Sunday, January 25, 2009

All things rooted can stay

Amazing how roots on mountain bike trails can withstand years of pounding without budging. They simply brush aside the dirt and sand, stubbornly exposing more of themselves and just taking the bike whipping we give them. Poet Pablo Neruda asks, "Why do trees conceal/ the splendor of their roots?" and I would say to Pablo, you are looking at the wrong trees.

We live on the coastal plain of Virginia, so it is difficult to train here for technical limestone that we will encounter next weekend in the Shenandoah mountains. I have found a reasonable way to prepare for rocky climbs and descents is to train on Tidewater roots like many of those exposed on trails at York River State Park (left).

Volunteers have re-routed some of the rooty sections there lately, but frankly lots more needs to be done for the overall health of the trail. I am watching EVMA website for the next trail maintenace day at York River because I want to help out there. But until more re-routing, great rock training.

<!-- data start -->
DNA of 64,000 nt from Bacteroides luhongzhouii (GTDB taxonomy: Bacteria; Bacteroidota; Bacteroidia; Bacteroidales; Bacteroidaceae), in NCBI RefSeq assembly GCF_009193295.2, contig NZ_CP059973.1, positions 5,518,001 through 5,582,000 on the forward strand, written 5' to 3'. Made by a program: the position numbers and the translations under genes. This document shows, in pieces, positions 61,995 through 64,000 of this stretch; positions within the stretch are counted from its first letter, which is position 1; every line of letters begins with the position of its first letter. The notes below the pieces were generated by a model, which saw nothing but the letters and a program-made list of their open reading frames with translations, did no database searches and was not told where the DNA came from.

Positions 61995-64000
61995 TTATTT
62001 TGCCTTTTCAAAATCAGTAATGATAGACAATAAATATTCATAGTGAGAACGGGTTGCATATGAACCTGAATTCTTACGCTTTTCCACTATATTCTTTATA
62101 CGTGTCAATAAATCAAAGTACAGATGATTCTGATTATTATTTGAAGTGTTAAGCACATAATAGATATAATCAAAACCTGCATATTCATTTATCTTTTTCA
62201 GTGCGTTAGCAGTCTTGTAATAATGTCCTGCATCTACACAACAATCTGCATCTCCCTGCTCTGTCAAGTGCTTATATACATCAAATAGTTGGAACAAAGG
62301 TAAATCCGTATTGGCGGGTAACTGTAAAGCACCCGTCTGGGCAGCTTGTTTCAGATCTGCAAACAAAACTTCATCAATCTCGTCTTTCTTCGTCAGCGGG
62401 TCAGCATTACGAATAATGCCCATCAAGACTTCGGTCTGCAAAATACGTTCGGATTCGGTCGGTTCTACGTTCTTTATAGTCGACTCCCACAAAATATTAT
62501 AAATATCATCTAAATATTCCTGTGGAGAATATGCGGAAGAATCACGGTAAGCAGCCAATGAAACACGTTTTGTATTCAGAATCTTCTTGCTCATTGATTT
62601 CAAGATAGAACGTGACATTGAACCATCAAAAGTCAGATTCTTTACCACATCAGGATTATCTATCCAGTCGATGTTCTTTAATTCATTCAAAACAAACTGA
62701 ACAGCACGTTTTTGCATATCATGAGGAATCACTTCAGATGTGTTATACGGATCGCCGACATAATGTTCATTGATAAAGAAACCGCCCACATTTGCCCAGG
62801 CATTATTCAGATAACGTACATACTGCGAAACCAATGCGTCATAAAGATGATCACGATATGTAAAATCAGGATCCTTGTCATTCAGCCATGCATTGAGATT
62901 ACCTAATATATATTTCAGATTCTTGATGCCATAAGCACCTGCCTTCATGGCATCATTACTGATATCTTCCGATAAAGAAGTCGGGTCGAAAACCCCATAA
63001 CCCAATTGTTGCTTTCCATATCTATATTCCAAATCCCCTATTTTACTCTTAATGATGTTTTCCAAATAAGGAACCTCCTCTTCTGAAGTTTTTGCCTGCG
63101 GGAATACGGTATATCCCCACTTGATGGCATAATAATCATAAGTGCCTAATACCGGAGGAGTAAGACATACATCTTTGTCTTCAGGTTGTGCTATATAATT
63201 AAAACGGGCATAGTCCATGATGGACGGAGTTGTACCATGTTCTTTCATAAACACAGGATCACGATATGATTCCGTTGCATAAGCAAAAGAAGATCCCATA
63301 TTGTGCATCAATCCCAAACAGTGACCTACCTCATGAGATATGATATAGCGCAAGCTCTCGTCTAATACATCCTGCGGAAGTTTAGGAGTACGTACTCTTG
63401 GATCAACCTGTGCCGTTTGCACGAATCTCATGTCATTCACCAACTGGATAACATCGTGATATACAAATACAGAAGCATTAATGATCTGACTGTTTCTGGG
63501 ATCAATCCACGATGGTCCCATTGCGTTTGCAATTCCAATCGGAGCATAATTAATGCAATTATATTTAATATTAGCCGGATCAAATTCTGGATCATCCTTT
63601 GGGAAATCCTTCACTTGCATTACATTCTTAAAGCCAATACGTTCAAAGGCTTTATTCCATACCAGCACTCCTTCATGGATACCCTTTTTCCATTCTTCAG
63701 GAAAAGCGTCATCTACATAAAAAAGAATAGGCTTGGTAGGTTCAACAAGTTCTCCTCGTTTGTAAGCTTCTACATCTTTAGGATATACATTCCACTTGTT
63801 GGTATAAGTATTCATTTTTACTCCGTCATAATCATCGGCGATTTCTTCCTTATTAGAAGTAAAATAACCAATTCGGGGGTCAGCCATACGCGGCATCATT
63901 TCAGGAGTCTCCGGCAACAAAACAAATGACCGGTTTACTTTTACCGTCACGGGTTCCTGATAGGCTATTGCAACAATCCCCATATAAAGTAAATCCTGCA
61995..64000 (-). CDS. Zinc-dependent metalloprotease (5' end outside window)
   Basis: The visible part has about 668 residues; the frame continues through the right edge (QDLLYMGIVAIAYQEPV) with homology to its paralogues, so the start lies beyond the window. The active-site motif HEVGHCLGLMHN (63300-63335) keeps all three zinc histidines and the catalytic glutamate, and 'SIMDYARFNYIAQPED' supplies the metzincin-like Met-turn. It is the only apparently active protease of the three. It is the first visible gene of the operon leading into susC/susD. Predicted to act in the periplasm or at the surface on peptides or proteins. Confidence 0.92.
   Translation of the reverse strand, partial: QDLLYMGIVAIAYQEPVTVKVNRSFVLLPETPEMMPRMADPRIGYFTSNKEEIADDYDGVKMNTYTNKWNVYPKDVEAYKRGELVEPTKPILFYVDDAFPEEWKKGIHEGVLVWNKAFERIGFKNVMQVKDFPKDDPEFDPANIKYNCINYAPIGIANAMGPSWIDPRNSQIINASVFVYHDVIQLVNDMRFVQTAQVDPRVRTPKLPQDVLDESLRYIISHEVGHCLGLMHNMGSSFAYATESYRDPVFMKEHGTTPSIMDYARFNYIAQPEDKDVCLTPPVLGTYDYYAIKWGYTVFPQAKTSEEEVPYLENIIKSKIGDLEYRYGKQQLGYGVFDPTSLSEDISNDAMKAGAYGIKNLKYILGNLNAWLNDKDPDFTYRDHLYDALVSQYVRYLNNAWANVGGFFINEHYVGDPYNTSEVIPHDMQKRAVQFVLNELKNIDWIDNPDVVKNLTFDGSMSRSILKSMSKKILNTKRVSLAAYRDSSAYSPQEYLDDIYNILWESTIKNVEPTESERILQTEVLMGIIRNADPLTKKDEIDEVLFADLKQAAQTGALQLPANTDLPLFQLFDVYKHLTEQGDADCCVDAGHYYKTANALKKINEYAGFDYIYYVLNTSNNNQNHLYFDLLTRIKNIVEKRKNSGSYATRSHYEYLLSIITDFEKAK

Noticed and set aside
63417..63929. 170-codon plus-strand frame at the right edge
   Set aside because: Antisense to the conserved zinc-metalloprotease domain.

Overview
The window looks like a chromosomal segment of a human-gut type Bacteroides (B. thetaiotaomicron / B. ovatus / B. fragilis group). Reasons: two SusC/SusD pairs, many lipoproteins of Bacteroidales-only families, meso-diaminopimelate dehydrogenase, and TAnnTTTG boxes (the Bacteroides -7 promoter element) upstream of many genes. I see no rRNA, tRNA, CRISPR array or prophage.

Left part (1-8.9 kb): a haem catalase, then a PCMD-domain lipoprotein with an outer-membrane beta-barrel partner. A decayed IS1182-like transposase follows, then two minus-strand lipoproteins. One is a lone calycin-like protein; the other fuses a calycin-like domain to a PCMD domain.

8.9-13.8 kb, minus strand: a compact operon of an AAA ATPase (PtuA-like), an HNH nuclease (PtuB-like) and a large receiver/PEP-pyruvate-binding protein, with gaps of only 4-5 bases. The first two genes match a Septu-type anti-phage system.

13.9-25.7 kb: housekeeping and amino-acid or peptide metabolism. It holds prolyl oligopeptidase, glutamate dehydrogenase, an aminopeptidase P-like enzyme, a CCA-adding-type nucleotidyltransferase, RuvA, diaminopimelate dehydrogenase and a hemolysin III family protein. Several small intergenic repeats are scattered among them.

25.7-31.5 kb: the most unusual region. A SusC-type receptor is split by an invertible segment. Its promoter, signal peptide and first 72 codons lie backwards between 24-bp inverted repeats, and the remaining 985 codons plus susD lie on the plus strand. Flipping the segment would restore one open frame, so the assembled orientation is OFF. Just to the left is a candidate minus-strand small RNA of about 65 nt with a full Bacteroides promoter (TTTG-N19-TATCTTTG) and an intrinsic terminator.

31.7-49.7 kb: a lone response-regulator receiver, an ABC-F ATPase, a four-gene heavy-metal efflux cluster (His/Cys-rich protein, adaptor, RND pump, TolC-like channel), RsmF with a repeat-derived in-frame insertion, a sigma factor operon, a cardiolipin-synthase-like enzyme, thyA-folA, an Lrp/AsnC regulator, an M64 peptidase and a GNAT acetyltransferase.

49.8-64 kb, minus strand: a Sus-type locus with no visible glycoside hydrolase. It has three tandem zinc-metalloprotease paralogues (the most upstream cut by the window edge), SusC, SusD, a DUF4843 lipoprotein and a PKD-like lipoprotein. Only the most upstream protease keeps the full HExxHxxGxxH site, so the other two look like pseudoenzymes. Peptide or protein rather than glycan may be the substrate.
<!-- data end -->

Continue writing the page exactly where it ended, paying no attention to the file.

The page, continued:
Dead wood on the other hand is a different story. Susan had not been to the park in 5 years, so today we rode to the site where she and I built a log jump 10 years ago. We were cleaning up that day with EVMA after a storm, and there were lots of fallen trees. Don Peterson assisted us with a chainsaw, and we completed a log jump about 3 feet high and 4 feet long.

At left, we are standing on the path with the log jump under our feet. It has been beaten and pushed back into the earth from which it came. It was solid as steel that first day, but I have watched it diminish back to smooth trail over the years. At left, Susan holds the only remaining log piece. Nothing gold can stay. . . .

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